At this point in time I know next to nothing about the country of India. What I do know is derived from Popular Culture such as movies, television, and books. I have seen several Indian movies; Life of Pi, Slumdog Millionaire, and Aladdin and these have presented me with a representation of Indian culture and daily life that I am looking forward to seeing and experiencing for myself. I have also read a couple of books based on Indian culture and about business practices in India. The most important of which was called The Fortune at the Bottom of the Pyramid: Eradicating Poverty through Profits by C.K. Pralahad. The book discussed how the world's 5 billion poorest people represent the fastest growing market in the world, and that these people's suffering can be alleviated while at the same time bring global and domestic businesses profit. It was an excellent book and because the majority of the case studies took place in India, it sparked my interest in India, and eventually played a strong role in my decision to enroll in this class.
I think that the hardest difference to get used to while I am in India will be the various Indian Culture underpinnings that permeate their society; primarily the classic Eastern versus Western culture clash that we have discussed in class. Everything from getting used to the food, to getting used to the temperature, all the way to the differences in business practices will take some time for me to accommodate. Many Westerners find that trying to assimilate into Indian Culture and adjust to their way of life is very difficult and exasperating; I think that it will be no different for me. Some of the things that I am more excited to learn about in the rest of class and during the time I spend in India are Religion, Social Structure, Art, and History. I would like to learn about India from more of a Social Science perspective and then be able to apply all of that information into conducting business with people from the country of India.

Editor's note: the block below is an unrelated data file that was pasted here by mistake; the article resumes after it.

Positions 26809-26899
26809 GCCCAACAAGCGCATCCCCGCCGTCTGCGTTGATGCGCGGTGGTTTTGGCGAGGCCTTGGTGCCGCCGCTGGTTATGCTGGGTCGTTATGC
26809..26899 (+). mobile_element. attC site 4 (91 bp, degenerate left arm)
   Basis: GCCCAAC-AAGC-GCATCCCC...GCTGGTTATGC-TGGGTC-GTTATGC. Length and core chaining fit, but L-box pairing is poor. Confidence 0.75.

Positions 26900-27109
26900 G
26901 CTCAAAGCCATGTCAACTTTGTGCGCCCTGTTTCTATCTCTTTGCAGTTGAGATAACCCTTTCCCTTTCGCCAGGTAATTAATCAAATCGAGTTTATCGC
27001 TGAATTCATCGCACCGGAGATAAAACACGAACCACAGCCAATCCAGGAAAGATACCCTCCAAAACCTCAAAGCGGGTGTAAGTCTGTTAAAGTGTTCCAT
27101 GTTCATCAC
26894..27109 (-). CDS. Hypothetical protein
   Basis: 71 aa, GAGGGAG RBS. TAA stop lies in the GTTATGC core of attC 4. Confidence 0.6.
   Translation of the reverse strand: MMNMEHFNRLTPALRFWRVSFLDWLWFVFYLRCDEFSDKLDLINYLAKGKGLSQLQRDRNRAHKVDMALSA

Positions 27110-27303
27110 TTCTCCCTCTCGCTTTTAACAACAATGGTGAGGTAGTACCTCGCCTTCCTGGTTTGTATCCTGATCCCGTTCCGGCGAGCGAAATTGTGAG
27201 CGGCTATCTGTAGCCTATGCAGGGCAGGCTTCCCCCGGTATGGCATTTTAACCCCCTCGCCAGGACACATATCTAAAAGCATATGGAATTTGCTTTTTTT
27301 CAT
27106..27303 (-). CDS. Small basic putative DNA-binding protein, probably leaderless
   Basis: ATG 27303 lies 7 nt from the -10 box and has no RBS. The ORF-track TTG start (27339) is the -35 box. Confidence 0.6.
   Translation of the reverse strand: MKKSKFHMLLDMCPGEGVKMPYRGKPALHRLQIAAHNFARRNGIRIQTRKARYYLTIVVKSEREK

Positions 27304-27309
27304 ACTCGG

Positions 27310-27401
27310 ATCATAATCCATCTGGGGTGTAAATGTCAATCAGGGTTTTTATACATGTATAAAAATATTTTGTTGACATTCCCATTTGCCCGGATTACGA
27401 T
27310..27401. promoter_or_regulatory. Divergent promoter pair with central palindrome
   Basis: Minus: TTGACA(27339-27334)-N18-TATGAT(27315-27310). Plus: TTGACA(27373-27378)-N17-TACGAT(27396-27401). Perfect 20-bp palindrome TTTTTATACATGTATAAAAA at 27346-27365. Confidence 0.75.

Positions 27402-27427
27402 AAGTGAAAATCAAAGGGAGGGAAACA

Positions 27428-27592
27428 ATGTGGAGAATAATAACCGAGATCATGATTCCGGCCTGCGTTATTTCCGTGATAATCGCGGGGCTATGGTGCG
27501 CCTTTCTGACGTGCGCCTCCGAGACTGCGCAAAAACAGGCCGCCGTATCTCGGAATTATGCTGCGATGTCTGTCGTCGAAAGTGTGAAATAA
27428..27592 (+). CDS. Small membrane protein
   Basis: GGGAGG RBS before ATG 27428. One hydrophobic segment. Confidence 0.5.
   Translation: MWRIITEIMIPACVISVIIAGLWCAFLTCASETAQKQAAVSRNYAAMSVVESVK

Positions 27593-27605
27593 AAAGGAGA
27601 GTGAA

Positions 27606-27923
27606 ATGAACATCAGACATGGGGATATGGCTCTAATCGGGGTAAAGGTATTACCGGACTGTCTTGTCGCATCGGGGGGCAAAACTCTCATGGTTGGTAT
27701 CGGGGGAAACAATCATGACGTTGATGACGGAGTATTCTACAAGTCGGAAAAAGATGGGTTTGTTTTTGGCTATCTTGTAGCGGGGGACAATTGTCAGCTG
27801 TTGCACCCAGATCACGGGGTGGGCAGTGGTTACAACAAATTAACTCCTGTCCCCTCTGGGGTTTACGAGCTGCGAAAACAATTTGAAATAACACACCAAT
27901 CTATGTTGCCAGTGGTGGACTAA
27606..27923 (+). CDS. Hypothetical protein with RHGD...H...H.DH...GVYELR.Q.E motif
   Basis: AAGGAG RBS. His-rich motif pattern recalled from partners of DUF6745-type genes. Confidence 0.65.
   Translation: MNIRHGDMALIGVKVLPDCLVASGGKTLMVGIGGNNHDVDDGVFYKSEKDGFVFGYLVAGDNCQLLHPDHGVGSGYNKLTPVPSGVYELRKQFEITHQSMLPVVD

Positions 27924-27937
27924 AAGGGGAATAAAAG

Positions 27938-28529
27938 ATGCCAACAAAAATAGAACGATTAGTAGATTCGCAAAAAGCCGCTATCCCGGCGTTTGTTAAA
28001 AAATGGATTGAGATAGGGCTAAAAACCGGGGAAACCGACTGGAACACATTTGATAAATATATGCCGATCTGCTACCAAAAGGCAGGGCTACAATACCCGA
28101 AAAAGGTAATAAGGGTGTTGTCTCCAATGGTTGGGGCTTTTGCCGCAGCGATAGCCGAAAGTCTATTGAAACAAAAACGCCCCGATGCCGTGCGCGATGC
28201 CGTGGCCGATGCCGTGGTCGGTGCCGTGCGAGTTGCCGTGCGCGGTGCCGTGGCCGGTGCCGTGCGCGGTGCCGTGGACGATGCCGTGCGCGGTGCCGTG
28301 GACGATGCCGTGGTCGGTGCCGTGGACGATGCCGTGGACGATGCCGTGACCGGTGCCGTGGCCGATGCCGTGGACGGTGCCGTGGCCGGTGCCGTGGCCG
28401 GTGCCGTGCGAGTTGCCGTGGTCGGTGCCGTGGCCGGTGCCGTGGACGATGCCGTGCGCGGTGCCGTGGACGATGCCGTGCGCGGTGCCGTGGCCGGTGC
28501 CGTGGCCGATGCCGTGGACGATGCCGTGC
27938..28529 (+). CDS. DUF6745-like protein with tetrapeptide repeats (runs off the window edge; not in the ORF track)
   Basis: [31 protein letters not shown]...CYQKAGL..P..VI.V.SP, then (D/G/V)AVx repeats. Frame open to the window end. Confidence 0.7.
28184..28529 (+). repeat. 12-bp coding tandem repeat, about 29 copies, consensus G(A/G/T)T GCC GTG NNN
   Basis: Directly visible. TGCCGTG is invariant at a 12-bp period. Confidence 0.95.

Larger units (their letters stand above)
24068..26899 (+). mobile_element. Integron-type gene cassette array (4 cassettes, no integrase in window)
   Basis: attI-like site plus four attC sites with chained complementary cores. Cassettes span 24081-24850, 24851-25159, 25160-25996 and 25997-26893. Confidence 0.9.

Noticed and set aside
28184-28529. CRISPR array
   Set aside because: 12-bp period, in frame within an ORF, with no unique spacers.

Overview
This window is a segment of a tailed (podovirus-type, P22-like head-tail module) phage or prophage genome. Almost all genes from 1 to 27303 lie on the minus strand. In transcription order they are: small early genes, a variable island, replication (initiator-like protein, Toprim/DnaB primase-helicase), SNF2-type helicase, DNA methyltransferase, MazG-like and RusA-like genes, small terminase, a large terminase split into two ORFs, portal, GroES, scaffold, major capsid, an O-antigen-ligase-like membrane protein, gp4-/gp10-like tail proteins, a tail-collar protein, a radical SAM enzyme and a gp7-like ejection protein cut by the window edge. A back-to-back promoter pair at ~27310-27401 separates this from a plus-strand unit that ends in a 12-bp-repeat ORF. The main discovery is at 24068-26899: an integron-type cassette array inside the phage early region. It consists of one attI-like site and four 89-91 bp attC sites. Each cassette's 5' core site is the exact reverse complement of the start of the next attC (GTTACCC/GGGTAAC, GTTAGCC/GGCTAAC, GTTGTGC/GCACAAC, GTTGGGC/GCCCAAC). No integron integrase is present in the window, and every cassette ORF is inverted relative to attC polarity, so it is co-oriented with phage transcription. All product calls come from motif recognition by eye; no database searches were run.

My initial impressions of India are very limited to movies and other people's stories/perspectives. From this, I have deduced that India is a) very hot and b) very cramped. To my knowledge, India has a billion people in their company. That is crazy. I can't begin to imagine how many people that is, especially in the area of land India has. India has been growing rapidly not only in population, but in large business growth as well. The amount of IT work that gets outsourced out to India is crazy, which is one of the reasons I am so excited to go to India seeing as I am an MIS major.